Friday, August 11, 2006

Interview with a Peregrina from the Italy: Rosalinda

1. Why did you walk the Camino de Santiago?

This question made me nervous because I didn’t know how to answer. I’m not believer in a tight sense.

(No worries, it's the same here for me. The most catholic association for me was that my primary school [Saint Stephen] and secondary school [Saint Patrick] are Irish Catholic mission school. - editor)

2. When did you decide to walk the camino?

I started to think about it in October 2005. I bought guides, and the rest of the information via the internet. It took me until spring this year before I start walking the camino.

3. Why now?

In early April, the idea of the camino restarted in my head, so I went to Rail Europe and bought the ticket train. I had this sudden strange determination, and this is the first time I took such an impulsive decision.

4. Did you find what you are looking for? If not, what have you found?

Yes I did, I think I have found what I was looking for. I lived more than a month in simple and healthy way. I stopped my usual routine to do the camino, and it gave oxygen to my soul. Plus I met extraordinary people.

5. Rome (Vatican) is just around the corner for you, have you ever thought of doing a pilgrimage there?

I was just looking at the information on Via Francigena, that began in Canterbury and ended in Rome. The problem with this route is that the way is only partially signed (no yellow arrow), few albergues along the path, no pilgrim-menu, and it could be very expensive. This path is not according the pilgrimage philosophy, but something is moving in the last months, and people has began to walk this path.

6. Knowing that the Italians are particular about their food. How do you find the food in Spain?

Good food is very important for most of Italians, not for me. I have found Spanish food very good, well cocked, just the right quantity, and lots of variety. Overall it's very good, especially with vin tinto.

7. Do you have plans in the future for another pilgrimage?

I don’t know, I’m tinkering in my mind on the French branch of the camino “La via Podense” from Le Puy en Velay to St. Jean P.P. We’ll see.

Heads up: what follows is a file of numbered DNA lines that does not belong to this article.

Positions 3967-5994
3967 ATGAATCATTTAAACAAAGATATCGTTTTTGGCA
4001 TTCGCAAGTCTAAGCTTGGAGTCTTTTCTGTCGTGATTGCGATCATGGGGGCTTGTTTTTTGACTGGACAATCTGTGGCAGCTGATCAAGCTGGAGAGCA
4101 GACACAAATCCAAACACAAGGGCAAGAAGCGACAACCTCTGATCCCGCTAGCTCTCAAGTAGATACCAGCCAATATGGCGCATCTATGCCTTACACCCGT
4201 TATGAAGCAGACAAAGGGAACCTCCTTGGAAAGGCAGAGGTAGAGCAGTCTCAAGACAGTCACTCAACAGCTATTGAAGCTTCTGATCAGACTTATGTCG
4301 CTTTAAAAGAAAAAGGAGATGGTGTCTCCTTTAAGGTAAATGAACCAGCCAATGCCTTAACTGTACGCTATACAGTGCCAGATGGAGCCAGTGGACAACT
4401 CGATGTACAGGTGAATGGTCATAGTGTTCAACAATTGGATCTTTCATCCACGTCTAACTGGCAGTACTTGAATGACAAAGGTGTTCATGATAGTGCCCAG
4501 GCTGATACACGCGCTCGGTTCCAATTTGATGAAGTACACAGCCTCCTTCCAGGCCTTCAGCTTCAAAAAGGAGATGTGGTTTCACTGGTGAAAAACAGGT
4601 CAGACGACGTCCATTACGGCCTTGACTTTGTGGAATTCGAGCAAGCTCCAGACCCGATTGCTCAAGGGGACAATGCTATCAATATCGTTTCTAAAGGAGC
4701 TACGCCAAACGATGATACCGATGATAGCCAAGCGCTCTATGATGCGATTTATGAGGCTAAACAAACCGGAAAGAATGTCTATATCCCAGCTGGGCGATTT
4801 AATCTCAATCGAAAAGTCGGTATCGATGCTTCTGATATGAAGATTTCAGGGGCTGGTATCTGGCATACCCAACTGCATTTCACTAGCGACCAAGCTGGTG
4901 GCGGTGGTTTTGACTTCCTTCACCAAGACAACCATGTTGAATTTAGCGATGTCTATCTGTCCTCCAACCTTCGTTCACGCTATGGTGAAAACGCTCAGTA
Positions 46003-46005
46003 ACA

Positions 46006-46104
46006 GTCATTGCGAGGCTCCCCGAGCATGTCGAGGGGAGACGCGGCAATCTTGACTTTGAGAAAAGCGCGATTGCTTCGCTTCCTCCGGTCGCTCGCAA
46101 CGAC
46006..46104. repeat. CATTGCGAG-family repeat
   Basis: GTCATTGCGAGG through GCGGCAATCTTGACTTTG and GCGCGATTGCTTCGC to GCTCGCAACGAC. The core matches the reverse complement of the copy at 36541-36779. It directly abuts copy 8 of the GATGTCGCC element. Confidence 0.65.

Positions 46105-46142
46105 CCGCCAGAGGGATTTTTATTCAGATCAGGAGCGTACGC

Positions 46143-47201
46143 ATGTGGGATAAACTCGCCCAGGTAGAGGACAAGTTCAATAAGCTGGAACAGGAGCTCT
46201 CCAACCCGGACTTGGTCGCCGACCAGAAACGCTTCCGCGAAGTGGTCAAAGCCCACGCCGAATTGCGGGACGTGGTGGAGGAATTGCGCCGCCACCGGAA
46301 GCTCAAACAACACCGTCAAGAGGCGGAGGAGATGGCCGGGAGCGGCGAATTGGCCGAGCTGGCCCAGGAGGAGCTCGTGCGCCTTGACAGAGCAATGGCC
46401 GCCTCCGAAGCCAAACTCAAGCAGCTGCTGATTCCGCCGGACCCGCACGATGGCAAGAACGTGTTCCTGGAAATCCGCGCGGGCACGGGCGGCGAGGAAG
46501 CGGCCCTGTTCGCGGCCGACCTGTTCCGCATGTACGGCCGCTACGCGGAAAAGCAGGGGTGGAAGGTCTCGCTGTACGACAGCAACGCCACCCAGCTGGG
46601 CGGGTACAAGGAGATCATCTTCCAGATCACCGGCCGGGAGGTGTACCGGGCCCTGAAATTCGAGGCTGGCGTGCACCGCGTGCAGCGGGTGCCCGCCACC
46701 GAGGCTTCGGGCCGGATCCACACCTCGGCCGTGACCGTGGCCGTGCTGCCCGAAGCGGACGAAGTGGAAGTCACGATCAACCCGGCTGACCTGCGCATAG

8. Finally, since Mike mentioned that you are his trainer in the camino, do you have any advise for would be peregrino?

Yes, here are a few important things to note:

a.) Make sure the weight of the rucksack does not have to exceed 15% of the body weight. Technology can help us as dresses, towels, socks and polar are very light. Every kg we carry are discharged on our feet and this increase the potiential problem, i.e. blisters. The weight is also a common cause for tendinitis.

(I learn that the hard way! Tendinitis is probably what got me 2 days before arriving at Santiago. I am glad that I had managed to limp my way there! - editor)

b.) Shoes. They must be fully tested (not new), must have a sole thick "Vibram" type for difficult ground. They must be bigger than normally shoes. Usually I have 36 (EU size) but 38 for walking.

(Too late for me. But hopefully useful for future pilgrims! - editor)

c.) Socks. Must have excellent micro-fibre, soft inside so they can move the sweat outside, and absolutely not to use the sponge socks! The humid sponge becomes hard and cause of blisters.

(Now you tell me! - editor)

d.) Lastly, walk slowly in the morning. This gives your body time to wake up!

(No problems here. I am always slow, and not just in the morning, hehehe. - editor)

And for you Evan: Never throw the “spaghetto” against the kitchen tiles to verify the cooking is “al dente” because if the “spaghetto” stick up on the tiles the “pasta” will be horrible.

(Only one strand of spaghetti! Anyway, I must have a word with that Italian guy again as he was the one who told me about this! - editor)

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